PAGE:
Stunt register

The Rock Climbing Instructor qualification is used as a measure of competence (when combined with IRATA Level 1) for rock climbing by the British Stunt Register. Mountain Training is not affiliated to the British Stunt Register, we just know a lot of people seeking to join the BSR pursue our qualification.

The information on this page is designed to help people understand how our qualifications work and how to succeed.

About the qualification

Rock Climbing Instructor is a qualification for experienced climbers who want to teach climbing, indoors and outdoors. It’s all about:

  • Introducing a group of novices to climbing
  • Selecting and using appropriate climbing and abseiling equipment
  • Building anchors to set up bottom ropes, top ropes and abseils
  • Belaying and managing novice groups belaying
  • Planning and organising a climbing session
  • Managing novice climbers and other staff
  • Demonstrating and teaching skills such as belaying and climbing movement techniques
  • The climbing environment (including understanding access restrictions, conservation, etiquette and ethics)


The minimum level of experience for climbers considering the Rock Climbing Instructor is:

  • 15 led routes which must be graded rock climbs with traditional protection.
  • 15 led routes at a climbing wall.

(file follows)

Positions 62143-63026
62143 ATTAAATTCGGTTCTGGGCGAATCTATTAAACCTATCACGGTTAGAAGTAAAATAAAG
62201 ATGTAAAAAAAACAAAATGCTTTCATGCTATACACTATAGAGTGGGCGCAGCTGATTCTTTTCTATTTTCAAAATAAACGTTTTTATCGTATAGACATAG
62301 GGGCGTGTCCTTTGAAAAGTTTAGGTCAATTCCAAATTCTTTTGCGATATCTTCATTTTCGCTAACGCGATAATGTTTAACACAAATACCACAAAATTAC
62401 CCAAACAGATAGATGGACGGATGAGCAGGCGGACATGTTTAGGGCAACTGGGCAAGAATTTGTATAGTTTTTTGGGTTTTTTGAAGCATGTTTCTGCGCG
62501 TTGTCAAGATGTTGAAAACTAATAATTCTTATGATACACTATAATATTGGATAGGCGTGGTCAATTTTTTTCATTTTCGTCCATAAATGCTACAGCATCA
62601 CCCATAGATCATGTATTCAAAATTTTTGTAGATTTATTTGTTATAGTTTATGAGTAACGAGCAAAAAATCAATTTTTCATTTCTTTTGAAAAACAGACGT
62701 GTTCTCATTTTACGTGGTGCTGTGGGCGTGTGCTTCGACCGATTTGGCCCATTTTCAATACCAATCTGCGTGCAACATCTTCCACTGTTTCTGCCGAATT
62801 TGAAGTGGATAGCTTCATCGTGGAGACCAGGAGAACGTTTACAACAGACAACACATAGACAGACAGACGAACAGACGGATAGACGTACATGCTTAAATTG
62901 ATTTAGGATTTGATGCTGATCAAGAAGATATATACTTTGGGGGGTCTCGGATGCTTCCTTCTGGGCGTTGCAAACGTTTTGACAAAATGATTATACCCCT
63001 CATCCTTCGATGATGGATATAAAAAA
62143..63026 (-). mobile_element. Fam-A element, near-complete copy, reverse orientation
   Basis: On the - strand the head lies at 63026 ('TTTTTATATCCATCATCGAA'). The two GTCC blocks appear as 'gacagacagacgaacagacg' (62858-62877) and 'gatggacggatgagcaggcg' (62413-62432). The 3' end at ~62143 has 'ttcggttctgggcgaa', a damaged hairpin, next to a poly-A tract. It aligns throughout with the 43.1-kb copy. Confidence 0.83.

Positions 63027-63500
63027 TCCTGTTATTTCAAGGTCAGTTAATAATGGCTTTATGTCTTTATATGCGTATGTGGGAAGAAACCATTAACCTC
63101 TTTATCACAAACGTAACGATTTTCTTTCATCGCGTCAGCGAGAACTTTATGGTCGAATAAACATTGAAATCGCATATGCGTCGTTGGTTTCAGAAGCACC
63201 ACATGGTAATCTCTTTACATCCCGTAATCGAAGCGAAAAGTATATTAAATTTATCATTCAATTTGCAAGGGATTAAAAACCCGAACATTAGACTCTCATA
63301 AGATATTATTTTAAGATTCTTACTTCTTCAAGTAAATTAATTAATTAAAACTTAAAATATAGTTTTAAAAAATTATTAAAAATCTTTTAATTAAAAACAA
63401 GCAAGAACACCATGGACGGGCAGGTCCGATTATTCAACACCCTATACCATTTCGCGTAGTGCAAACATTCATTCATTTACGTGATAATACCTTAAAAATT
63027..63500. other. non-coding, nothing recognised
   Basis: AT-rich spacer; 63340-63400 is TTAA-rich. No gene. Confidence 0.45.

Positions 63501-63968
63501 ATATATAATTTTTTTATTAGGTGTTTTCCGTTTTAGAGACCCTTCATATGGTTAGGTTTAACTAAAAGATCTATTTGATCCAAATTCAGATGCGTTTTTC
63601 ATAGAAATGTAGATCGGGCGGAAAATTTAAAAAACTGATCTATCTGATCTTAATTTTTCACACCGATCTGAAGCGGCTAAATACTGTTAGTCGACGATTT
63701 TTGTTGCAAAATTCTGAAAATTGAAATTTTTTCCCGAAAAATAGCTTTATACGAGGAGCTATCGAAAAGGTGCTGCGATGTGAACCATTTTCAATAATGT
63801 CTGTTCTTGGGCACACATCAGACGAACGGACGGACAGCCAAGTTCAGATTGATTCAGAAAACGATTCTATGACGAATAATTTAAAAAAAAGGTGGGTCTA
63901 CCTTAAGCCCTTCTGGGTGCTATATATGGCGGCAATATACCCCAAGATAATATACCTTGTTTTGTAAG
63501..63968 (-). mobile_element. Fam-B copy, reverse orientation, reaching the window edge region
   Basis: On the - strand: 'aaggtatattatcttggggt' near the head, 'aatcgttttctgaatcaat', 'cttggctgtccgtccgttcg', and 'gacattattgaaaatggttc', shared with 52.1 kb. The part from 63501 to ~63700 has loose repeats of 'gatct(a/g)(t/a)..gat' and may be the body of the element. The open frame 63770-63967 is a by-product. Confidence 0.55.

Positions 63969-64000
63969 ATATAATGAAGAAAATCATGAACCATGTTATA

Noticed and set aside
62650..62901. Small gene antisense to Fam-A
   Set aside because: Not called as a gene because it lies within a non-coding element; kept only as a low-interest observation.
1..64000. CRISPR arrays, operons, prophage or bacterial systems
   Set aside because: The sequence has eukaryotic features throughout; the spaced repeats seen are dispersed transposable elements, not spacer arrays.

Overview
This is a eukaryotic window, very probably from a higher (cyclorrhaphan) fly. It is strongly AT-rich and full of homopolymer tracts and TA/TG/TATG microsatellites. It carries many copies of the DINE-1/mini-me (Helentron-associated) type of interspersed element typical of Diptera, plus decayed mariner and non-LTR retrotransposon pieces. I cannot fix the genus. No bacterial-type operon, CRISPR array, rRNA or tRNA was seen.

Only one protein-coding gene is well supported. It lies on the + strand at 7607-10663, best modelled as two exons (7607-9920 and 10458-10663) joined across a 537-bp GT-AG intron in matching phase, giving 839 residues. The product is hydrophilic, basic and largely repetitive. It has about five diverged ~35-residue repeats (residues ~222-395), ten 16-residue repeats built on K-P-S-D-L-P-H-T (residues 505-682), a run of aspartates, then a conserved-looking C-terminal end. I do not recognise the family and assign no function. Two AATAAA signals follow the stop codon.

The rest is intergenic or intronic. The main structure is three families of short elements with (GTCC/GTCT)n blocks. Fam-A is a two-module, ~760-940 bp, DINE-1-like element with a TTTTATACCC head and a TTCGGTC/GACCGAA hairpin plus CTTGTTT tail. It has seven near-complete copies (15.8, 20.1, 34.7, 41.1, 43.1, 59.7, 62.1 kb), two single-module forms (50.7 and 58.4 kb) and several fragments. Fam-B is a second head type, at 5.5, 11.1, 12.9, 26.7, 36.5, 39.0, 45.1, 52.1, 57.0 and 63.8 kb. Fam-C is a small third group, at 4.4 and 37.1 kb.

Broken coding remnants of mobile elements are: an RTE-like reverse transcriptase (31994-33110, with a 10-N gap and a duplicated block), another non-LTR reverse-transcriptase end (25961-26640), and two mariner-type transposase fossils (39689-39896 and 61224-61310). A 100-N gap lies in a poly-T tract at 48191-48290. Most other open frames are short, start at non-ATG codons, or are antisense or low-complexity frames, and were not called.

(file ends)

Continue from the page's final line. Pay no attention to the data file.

• 5 led routes which must be outdoor bolt-protected sport climbs.
Jargon explained

A graded rock climb is a route that has been given a climbing grade to indicate how difficult it is. Trad (traditional) routes start at Moderate (Mod), then Difficult (Diff), Very Difficult (V Diff), Severe and so on. Sport routes start at French (sport) grade 3a/3-, then 3b/3, 3c/3+, 4a/4+ and so on. Find out more about grading.

Traditional (trad) protection includes a variety of equipment including nuts, hexes and camming devices (cams) that are inserted into cracks and holes in the rock. A karabiner or a quickdraw is used to connect the protection to the rope to build an anchor at the top of the crag, or to safeguard a lead climber as they lead a route.

A led route is one which the climber ascended while placing or clipping protection as they go.

A bolt-protected sport climb is a route with pre-placed bolts that are connected to the rope with quickdraws by the climber as they lead the route.

No climbing experience?

If all of the above is new to you, our Rock Skills [link] courses are the best place to start. There are four options:

Rock Skills Introduction – a one day introduction to rock climbing.

Rock Skills Intermediate – a two day course for people who’ve done some climbing, covering how to place trad protection to build anchors and set up ropes.

Rock climbers often spend many months or years transitioning from seconding or bottom/top roping a route to lead climbing. It takes time and commitment to become a safe climber.


Rock Skills Learn to Lead Sport Climbs – a two day course for climbers who want to lead sport climbs outdoors. You must already know how to climb and how to belay.

Rock Skills Learn to Lead Trad Climbs – a two day course for climbers who want to lead trad climbs. You must already know how to climb and how to belay.

How to start the Rock Climbing Instructor qualification